Mr Obama pointed out that al-Qaeda and other groups had threatened computer warfare.
Acts of terror today, he said, could come "not only from a few extremists in suicide vests, but from a few key strokes of a computer - a weapon of mass disruption."
The president said the United States was particularly dependent on its computer networks and therefore particularly vulnerable to cyber attacks.
In 2007 alone the Pentagon reported nearly 44,000 incidents of what it called malicious cyber activity carried out by foreign militaries, intelligence agencies and individual hackers.
Mr Obama said that protecting America's digital infrastructure, the networks and computers everyone depended on every day, would be "a national security priority".
"It is now clear," he said, "this cyber threat is one of the most serious economic and national security challenges we face as a nation."
He said the United States had failed to invest in its digital infrastructure. "We are not as prepared as we should be," he said.
In the past, no one US department was responsible for cyber-security, resulting in poor communication and co-ordination, he said.
The new cyber-security office will be a multi-billion dollar effort designed to restrict access to government computers and to protect systems - such as those that run the stock exchange and air traffic control - that keep the country going.
HACKING THE US
April 2009: US government admits power grid is vulnerable after media reports that Chinese and Russian spies have planted software that could shut it down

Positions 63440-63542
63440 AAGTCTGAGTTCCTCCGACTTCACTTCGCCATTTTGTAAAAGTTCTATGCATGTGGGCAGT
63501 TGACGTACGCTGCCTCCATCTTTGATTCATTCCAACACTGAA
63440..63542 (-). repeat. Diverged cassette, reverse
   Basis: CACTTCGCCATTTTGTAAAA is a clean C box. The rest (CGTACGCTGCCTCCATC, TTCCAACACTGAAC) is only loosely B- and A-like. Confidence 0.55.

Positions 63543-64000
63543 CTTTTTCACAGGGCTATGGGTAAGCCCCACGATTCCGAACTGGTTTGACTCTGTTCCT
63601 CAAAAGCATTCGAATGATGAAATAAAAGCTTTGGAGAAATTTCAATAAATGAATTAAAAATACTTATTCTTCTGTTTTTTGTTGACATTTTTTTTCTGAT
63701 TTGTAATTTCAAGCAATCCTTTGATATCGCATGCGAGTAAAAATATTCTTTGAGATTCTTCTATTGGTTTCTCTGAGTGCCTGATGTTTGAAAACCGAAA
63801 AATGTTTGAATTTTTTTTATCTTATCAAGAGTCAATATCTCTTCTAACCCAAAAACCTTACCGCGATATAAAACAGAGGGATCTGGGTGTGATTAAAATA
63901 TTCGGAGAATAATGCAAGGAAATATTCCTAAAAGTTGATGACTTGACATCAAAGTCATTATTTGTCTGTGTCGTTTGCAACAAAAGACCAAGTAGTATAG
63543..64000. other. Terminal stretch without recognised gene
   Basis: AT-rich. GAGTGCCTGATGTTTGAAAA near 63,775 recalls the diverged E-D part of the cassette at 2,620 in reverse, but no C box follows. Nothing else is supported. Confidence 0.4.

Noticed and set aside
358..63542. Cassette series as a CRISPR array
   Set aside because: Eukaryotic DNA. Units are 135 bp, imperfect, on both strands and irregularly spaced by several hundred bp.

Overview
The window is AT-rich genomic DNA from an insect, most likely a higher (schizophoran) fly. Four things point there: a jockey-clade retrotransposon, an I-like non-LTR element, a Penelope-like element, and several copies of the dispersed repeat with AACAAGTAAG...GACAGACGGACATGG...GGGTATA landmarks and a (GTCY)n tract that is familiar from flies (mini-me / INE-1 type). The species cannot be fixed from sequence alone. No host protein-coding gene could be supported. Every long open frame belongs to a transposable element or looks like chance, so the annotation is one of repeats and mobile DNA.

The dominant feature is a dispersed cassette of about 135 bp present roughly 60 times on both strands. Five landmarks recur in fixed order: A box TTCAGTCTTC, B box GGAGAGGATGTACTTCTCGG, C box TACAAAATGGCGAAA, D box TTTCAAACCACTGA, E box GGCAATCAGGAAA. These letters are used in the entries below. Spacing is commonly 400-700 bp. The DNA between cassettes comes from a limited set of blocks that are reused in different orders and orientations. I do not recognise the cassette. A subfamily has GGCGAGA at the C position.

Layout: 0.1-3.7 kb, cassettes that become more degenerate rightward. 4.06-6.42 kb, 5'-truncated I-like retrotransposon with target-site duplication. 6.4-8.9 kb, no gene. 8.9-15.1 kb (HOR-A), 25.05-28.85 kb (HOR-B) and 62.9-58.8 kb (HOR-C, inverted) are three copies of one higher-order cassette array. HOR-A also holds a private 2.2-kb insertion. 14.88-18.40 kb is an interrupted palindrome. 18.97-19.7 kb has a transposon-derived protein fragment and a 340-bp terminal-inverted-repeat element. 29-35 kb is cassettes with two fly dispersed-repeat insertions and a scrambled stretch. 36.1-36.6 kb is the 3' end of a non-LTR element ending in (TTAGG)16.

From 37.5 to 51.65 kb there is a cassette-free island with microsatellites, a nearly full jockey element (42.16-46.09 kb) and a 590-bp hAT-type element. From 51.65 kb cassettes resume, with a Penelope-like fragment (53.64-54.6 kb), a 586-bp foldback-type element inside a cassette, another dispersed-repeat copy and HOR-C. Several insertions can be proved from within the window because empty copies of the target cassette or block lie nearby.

April 2009: China denies hacking into a system containing data on a new US fighter jet
Nov 2008: Congressional panel says China has stepped up computer-based espionage and is stealing "vast amounts" of sensitive information
Sep 2007: China denies reports its military hacked into the Pentagon in June of that year
But Mr Obama emphasised that it would also help protect individual Americans, adding: "Millions... have been victimised: their privacy violated, their identities stolen, their lives upended, and their wallets emptied."
He pointed out that according to one survey, cyber crime cost Americans more than $8bn over the last two years. Worldwide, it was estimated that cyber criminals stole intellectual property from businesses worth up to $1 trillion.
"In short, America's economic prosperity in the 21st century will depend on cyber-security," he said.
The Obama administration is also expected to create a new cyber command at the Pentagon with the dual task of eradicating potential vulnerabilities in America's sensitive computer networks, while simultaneously creating ways to exploit them in the systems of potential enemies.
An influential study published last year suggested that having an offensive computer warfare capability would have a deterrent effect against would-be attackers.
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